The covid-19 pandemic has caused fundamental shifts that will accelerate innovation in the present and future. Inevitable changes, such as workplace flexibility or the transition to online commerce channels, have been accelerated as businesses struggle to handle the difficulties posed by the "new normal."
Fremont, CA: Supply chain leaders whose operations are strained by the current environment can help boost organizational resilience by adopting the smart factory. This innovative, all-encompassing solution improves supply chain capabilities through artificial intelligence, the Internet of Things, and robotics.
Before the pandemic, businesses recognized the smart factory as a crucial competitive difference and began to invest appropriately.
Another survey found that, amid the epidemic, 62 percent of CEOs are maintaining smart factory investments, investing 20 percent more to such efforts than the previous year. In addition, 75% of manufacturing leaders in the United States are concerned about the continued impact of COVID-19 and the economic slowdown on operations, while 72 percent are anxious about fulfilling profitability targets.
If not, that mood will persist, if not grow, as the United States recovers and returns to routine. These technologies are crucial in the context of the epidemic, but they can also deliver advantages for years to come. Robotics and networked sensors provide analytical insights, lowering maintenance and warranty costs by anticipating critical operational concerns. Furthermore, enhancing human work with machine intelligence enables firms to improve and simplify processes to use worker time and talents better. Overall, these modifications have shown to be financially beneficial while also increasing employee happiness.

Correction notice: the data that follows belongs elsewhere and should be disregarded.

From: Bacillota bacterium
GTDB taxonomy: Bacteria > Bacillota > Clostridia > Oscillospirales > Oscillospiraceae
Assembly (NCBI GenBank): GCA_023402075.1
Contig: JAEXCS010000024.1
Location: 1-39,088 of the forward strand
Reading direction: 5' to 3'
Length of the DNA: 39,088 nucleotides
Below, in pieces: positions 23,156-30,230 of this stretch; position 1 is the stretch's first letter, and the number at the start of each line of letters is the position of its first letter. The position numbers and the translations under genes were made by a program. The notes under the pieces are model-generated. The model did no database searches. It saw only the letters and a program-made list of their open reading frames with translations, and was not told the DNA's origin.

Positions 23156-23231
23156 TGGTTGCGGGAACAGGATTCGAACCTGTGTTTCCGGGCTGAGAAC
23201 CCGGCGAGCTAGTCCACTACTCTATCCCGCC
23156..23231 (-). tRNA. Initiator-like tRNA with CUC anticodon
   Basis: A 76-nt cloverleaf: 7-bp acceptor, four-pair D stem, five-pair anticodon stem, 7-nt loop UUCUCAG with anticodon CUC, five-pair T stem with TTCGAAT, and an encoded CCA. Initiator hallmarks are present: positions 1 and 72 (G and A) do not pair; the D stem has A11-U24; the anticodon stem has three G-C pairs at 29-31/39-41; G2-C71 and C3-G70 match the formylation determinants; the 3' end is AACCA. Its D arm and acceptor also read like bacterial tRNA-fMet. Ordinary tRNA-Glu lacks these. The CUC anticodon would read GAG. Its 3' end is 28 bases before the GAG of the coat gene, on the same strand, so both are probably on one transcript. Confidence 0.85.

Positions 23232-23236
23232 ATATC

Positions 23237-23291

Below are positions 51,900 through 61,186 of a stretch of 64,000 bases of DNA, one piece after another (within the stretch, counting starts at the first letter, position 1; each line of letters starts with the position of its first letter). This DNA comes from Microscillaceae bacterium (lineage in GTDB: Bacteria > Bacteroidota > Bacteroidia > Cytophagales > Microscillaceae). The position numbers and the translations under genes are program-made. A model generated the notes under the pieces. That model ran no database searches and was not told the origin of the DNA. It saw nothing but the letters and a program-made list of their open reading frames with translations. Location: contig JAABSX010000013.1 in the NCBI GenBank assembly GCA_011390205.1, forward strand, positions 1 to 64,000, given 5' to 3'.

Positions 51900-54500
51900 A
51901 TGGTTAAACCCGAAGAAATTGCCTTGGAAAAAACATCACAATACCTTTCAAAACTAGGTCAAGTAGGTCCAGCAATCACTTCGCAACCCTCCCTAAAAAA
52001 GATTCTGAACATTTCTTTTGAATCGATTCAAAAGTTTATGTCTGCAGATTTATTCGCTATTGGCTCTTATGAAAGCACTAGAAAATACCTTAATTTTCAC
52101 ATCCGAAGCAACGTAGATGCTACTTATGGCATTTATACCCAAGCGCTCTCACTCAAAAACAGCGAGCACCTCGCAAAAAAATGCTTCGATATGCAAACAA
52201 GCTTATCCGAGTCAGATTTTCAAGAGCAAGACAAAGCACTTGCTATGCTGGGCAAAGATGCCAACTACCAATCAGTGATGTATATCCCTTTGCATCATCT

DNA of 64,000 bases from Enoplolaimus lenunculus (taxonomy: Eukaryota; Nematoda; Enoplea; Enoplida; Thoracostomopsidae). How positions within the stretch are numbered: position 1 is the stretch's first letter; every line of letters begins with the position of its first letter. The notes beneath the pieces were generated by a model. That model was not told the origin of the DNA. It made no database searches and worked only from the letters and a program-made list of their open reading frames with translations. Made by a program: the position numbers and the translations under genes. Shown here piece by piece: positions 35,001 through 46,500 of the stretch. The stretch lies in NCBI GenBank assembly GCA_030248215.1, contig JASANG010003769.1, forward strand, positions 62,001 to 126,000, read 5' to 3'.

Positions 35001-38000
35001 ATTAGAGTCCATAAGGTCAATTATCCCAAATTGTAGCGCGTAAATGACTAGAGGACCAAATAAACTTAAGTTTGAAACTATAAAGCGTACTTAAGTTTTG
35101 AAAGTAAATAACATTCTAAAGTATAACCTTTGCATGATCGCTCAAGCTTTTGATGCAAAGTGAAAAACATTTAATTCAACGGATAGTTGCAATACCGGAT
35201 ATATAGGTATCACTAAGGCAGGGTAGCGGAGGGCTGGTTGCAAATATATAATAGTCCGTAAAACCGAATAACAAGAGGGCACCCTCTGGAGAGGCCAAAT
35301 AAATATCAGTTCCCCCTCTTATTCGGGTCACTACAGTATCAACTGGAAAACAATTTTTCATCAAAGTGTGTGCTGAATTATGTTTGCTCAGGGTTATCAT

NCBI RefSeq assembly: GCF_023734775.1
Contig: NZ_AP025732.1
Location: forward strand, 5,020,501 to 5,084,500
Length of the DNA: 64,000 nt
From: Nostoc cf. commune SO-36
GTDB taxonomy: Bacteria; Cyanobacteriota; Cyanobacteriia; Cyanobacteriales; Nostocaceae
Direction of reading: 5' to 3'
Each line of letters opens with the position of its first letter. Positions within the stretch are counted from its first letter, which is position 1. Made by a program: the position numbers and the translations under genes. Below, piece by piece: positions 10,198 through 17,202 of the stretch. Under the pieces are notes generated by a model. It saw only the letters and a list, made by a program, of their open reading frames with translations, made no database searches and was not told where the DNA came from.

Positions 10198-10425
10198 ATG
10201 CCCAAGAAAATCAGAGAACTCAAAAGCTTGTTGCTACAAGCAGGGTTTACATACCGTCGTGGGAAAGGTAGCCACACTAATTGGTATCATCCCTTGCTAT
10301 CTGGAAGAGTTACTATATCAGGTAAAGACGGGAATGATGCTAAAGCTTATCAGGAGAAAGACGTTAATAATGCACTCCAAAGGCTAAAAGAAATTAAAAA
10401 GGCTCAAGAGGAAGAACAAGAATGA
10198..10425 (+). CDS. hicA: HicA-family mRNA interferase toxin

Transitioning from Defense to Offensive
Intelligent manufacturing technologies are a wise investment. However, no two intelligent factories are the same. Each has its own set of technological and operational requirements and opportunities.
Brilliant factory success necessitates the participation and knowledge of others, from designing a strategic way ahead to securing the essential technological solutions.
Uncertainty abounds, and many people attempt to respond with the appropriate strategy and confidence. But merely surviving isn't enough. Supply chain executives will begin to transition from defense to offensive at the opportune time in this crisis.
Supply chain executives will begin to transition from defense to offensive at the opportune time in this crisis. The intelligent factory provides the potential to explore agility through new business models, goods, or services – investments that will pay off in a world of continuously shifting demand.
It's a wise investment for companies trying to mold the "new normal" and position themselves to gain a competitive edge across global supply chains. We've learned one thing during this pandemic: it's never too early to start planning for survival in the aftermath.